The Congressional Response: Broad Strokes to a Nuanced Issue
Amid these common law shortcomings, legislators gave the public hope for action after promising to vote on a ban from individual stock trading in September 2022. But the 117th Congress ended without the vote. In response, in January 2023, U.S. Representatives Abigail Spanberger (D-VA) and Adam Schiff (D-CA) reintroduced the Transparent Representation Upholding Service and Trust in Congress Act to ban members of Congress, their spouses, and their dependents from trading stocks.8H.R. 345, 118th Cong. (2023). Moreover, Senator Josh Hawley (R-MO) reintroduced his bill to ban members of Congress and their spouses from trading stocks, renamed the Preventing Elected Leaders from Owning Securities and Investments Act.9S. 58, 118th Cong. (2023).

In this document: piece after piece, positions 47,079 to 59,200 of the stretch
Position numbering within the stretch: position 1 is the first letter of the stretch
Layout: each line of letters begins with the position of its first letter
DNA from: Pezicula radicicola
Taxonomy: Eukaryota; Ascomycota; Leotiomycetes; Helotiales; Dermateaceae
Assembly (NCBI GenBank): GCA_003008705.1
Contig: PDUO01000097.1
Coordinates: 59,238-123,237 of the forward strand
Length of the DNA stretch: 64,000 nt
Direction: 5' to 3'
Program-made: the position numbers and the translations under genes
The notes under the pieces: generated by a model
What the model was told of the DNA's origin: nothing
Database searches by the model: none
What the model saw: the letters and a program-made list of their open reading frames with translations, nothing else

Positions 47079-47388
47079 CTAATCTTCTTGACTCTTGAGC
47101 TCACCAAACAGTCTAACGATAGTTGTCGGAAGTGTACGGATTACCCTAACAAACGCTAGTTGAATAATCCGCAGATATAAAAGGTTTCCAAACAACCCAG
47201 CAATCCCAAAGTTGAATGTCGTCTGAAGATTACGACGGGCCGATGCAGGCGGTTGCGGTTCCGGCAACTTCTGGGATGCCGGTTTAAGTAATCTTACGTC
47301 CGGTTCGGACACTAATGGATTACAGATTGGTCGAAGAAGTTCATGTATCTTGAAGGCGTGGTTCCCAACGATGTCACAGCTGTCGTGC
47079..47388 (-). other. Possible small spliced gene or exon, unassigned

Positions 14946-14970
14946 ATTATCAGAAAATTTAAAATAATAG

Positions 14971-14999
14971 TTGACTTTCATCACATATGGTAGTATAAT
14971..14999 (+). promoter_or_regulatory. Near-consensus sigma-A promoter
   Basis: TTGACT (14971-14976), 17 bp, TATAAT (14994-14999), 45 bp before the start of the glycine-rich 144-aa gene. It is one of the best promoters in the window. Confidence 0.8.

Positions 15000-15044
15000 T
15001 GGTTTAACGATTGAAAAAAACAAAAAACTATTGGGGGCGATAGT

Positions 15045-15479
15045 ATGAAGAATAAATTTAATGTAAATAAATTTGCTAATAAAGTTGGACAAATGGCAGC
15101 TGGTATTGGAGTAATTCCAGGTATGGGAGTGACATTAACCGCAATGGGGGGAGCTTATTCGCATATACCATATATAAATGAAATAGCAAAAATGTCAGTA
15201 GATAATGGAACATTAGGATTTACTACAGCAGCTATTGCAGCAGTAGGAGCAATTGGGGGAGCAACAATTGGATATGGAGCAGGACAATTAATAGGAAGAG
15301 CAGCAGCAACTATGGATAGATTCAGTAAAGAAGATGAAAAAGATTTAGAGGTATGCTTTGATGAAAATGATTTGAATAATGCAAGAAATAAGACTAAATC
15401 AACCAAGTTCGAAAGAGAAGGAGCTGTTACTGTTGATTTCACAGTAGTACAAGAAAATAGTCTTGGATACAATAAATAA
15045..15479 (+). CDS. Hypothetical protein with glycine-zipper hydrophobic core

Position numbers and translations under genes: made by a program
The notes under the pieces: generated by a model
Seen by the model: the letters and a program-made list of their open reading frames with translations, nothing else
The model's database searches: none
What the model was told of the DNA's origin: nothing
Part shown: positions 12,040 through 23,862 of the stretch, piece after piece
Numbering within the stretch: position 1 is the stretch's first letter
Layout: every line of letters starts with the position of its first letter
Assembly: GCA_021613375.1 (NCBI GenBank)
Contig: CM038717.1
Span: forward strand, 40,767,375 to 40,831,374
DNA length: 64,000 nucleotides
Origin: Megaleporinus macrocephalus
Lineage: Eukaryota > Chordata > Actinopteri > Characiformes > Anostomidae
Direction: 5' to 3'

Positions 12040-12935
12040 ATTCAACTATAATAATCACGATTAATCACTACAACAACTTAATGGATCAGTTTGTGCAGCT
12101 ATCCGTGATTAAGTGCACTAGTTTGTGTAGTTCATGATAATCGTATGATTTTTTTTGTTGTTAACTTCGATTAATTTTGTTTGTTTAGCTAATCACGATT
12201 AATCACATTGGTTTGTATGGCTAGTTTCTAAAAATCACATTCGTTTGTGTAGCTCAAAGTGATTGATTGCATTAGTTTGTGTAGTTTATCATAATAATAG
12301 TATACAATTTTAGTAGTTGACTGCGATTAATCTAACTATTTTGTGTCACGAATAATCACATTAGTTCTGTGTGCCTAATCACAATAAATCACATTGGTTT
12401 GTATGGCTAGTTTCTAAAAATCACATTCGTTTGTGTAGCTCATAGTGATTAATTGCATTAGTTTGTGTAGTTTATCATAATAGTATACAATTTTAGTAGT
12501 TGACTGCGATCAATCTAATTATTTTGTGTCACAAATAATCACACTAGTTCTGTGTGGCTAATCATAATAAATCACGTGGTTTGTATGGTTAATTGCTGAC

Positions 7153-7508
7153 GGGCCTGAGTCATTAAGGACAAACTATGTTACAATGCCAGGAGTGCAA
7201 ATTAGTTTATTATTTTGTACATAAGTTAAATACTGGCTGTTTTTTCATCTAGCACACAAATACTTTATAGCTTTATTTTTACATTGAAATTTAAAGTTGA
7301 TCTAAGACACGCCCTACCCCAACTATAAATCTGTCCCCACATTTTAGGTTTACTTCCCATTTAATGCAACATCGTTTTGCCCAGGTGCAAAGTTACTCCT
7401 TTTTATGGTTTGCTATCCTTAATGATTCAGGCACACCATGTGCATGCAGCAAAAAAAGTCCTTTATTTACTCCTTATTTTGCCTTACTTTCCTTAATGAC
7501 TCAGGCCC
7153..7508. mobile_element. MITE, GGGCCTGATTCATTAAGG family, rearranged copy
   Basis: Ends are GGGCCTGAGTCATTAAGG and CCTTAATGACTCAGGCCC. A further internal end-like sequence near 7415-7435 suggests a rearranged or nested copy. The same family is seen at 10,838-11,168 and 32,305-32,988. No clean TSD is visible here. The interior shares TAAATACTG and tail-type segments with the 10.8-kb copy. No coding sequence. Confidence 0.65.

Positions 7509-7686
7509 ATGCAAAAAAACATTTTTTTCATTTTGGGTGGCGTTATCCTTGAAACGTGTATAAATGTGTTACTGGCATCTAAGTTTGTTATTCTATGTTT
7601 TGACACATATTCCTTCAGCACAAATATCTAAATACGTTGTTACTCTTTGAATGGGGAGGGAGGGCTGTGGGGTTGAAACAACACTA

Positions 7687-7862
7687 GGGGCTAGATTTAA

A bevy of proposed bills has circulated through both chambers of Congress with stricter rules and expansions of application to persons who are merely related to members of Congress.10See Gervasi, supra note 7, at 243–45 tbl.2 (providing a table of proposed bills and their attributes in the 117th Congress). Some legal scholars, however, contend that these bills overreach by advocating for complete bans on trading individual stocks. Furthermore, the proposed bills do not adequately consider the extant systems used to monitor insider trading. Thus, these bans apply a broad stroke approach to a nuanced issue.
One Proposed Method: Applying Blackout Periods